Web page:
I'm weird.

Just got home from the Oncologists office and am writing this while watching England and Croatia play in semi-finals of 2018 World Cup. And I'm pretty stoked. Although you wouldn't know it as I haven't done a fist pump or anything...it's more of a quiet contentment. Maybe it's the chai latte or maybe it was the meeting with the Oncologist.

Before I get to the results of the meeting I have to tell you that Dr. R has his hands full with me. Today he called me Weird. Weird because I am not like his other patients. His weird comment came from our conversation about my itchiness due to the Temsirolimus. I am not itchy for the first three days after chemo (most likely due to benadryl or dexamethazone) but once those wear off I break out in a rash wherever anything touches my skin. That's weird isn't it.

Nurse S. once said to me that I was the most complicated patient she has had in 29 years of nursing. Lots of course had to do with the unusual positioning of the tumour on my pancreas but there have been enough examples along the way that are leading me to realize I'm not only weird in the real world but am also weird in the world of cancer.

I guess I should continue to be proud of being different in this case. It's the Unicorn blood I think.

Ok, now to the results of the meeting. I had a CT Scan last week and today Tracey and I were getting the results of the scan. Going to bed last night I had a little conversation with myself as I wondered what the results were going to be. As it turned out my mind was fully accepting of any result but was keenly aware that it wanted to see some improvement.

I was going to name this post Good News. Bad News. Again. But the comment about me being weird seemed rather apropos.

All my blood work was good, although the creatine levels continue to be something we need to keep an eye on. The good news is that the higher creatine level could be due to the fact that I am gaining muscle mass and one of the results of muscle increase is the subsequent increase in creatin. Either way less salt, more water is in the plan. Again.

The CT Scan is being seen as a positive one for sure, but as always there is the good news and the bad news. It's a sneaky pattern indeed.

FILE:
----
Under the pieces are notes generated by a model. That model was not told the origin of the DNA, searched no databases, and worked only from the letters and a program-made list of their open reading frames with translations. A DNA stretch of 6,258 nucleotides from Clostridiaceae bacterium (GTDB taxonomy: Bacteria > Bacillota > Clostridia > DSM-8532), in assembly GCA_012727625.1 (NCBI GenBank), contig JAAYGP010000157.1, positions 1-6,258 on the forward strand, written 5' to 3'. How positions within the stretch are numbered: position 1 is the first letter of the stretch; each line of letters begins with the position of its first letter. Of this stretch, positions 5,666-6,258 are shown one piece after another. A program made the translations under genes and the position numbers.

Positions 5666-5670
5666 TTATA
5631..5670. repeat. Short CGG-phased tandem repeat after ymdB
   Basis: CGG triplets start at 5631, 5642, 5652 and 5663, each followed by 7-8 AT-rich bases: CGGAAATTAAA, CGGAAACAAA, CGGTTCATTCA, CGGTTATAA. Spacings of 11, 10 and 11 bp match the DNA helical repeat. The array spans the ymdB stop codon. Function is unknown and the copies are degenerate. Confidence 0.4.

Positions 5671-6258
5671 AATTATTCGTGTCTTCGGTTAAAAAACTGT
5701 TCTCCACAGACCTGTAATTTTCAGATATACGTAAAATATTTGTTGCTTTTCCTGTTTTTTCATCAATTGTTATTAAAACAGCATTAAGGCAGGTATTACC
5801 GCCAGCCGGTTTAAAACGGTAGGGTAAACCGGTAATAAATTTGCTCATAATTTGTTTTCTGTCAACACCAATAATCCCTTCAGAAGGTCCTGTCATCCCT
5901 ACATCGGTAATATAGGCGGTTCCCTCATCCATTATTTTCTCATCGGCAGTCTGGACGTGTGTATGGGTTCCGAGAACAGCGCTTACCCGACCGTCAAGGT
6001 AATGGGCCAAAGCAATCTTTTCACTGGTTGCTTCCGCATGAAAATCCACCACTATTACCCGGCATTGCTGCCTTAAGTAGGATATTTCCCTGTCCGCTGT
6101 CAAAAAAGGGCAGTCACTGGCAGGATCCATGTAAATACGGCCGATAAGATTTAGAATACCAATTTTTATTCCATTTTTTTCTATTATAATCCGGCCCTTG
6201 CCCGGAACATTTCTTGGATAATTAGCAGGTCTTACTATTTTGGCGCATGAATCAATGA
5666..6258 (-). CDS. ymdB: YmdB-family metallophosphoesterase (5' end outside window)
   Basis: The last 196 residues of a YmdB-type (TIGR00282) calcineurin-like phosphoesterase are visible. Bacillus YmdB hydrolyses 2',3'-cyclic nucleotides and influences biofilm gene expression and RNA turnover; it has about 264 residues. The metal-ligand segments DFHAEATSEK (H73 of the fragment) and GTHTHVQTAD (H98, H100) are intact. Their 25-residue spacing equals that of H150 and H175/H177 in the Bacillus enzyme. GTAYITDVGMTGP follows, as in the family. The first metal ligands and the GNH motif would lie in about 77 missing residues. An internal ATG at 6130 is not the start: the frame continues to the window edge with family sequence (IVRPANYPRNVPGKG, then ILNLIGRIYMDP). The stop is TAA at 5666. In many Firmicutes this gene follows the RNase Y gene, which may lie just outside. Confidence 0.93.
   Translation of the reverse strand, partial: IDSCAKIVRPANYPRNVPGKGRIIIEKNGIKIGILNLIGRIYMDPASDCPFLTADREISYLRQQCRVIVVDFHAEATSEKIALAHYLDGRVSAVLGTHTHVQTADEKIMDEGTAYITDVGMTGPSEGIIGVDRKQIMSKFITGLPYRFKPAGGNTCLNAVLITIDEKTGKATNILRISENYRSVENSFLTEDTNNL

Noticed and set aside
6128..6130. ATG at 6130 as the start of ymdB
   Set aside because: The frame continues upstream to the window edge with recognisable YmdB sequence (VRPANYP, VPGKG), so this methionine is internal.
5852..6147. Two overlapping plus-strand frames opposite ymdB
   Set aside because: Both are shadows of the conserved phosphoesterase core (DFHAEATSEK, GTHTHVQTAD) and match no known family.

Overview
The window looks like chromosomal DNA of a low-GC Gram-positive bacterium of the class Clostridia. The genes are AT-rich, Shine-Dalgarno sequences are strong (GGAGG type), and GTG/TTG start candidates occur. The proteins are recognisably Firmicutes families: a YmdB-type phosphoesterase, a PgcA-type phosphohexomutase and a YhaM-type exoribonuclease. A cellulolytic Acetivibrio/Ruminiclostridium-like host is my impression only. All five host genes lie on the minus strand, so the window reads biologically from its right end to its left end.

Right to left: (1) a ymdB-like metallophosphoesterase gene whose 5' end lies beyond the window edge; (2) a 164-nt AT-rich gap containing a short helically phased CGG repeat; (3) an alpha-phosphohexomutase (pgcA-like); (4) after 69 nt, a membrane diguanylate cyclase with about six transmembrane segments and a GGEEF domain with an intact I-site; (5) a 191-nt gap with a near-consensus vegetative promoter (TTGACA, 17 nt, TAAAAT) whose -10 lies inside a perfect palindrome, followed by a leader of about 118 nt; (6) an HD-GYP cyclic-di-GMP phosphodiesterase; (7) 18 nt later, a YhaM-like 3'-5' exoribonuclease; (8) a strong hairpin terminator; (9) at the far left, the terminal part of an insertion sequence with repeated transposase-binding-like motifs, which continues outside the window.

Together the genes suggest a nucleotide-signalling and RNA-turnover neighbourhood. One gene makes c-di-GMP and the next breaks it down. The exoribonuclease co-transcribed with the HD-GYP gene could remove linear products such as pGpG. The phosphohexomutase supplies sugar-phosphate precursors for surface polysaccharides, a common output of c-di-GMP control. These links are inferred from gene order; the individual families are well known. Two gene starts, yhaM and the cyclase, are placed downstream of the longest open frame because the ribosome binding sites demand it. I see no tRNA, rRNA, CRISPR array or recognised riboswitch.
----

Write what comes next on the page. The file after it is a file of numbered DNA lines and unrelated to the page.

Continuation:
Majority of the tumours in the lungs have been reduced and no new tumours have appeared. The right lung base seems to be holding its own and working well with the chemo. The pancreas has also been reduced slightly which would give evidence to the reason I haven't had a hospital visit in seven weeks. So that's good.

The theoretical bad news is that a new nodule seems to have appeared on the outside of my liver. It pairs well with the other tumors that are floating freely in the peritoneal cavity. The reason I say theoretical bad news is that we don't quite know whether it is nefarious or benign - is it a metastasis or is it abscess that has landed on the liver as a result of the many procedures I have undergone. I guess each time I have an ERCP or other surgical procedure it can lead to some action that may cause an abscess. Dr. R. wants to investigate further when he does his Tumour Rounds next week. 

And the part that is weird in this case is that renal cell carcinoma mets never show up in this location. The nodule is on the outside lining of the liver in the area facing the peritoneal cavity. It’s as though the cavity is storing all sorts of tumors/nodules and saving them for a rainy day. 

In the end, it's good news and that darn liver and peritoneal cavity are just like me. A bit weird. 




Jim Bits

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